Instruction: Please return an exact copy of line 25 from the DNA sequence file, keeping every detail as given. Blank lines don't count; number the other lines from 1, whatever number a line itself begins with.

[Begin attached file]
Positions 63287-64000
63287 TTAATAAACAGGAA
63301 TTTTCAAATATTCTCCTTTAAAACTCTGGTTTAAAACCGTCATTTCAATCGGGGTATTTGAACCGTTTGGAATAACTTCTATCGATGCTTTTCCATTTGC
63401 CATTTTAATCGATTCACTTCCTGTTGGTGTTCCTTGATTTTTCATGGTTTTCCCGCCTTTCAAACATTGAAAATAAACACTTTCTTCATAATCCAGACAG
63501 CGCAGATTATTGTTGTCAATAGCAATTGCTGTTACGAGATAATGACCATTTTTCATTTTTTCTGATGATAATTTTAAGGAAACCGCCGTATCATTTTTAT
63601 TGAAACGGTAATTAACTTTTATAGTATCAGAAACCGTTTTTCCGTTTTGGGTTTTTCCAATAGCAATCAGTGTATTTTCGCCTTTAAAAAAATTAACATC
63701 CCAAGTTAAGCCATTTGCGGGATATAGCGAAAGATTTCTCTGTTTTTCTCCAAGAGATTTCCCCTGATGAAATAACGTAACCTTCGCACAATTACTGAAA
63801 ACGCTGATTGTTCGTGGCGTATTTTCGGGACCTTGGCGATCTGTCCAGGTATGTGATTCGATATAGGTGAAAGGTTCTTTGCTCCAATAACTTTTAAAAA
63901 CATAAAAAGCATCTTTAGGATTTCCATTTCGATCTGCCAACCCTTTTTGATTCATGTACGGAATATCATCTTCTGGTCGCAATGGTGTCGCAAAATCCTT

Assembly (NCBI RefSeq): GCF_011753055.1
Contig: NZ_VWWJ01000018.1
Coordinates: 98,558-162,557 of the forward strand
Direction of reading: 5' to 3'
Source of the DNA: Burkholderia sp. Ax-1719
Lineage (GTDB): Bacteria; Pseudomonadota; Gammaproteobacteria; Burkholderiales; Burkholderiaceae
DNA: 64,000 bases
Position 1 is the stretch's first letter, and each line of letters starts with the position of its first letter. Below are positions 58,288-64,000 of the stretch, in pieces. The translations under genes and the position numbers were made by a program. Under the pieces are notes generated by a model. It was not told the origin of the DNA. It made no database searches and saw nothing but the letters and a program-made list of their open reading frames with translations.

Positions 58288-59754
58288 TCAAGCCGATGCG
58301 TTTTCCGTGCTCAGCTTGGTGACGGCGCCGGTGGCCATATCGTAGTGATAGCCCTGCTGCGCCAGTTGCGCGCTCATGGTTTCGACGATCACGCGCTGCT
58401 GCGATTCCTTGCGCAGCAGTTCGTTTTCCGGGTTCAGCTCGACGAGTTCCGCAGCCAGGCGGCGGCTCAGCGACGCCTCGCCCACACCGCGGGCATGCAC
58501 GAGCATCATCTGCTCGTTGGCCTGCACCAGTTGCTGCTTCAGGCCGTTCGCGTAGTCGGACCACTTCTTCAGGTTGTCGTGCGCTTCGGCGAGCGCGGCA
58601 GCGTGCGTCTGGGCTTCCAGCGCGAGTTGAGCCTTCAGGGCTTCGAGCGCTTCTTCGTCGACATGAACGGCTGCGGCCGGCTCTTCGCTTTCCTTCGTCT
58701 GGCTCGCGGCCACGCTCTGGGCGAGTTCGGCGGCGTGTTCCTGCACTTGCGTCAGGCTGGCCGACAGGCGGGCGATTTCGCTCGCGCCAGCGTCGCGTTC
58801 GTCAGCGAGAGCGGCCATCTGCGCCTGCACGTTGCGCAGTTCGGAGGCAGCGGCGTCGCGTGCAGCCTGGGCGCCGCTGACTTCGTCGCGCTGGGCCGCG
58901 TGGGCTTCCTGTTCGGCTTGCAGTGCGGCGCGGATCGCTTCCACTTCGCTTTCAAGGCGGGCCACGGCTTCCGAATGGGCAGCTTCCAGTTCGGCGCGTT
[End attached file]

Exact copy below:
58801 GTCAGCGAGAGCGGCCATCTGCGCCTGCACGTTGCGCAGTTCGGAGGCAGCGGCGTCGCGTGCAGCCTGGGCGCCGCTGACTTCGTCGCGCTGGGCCGCG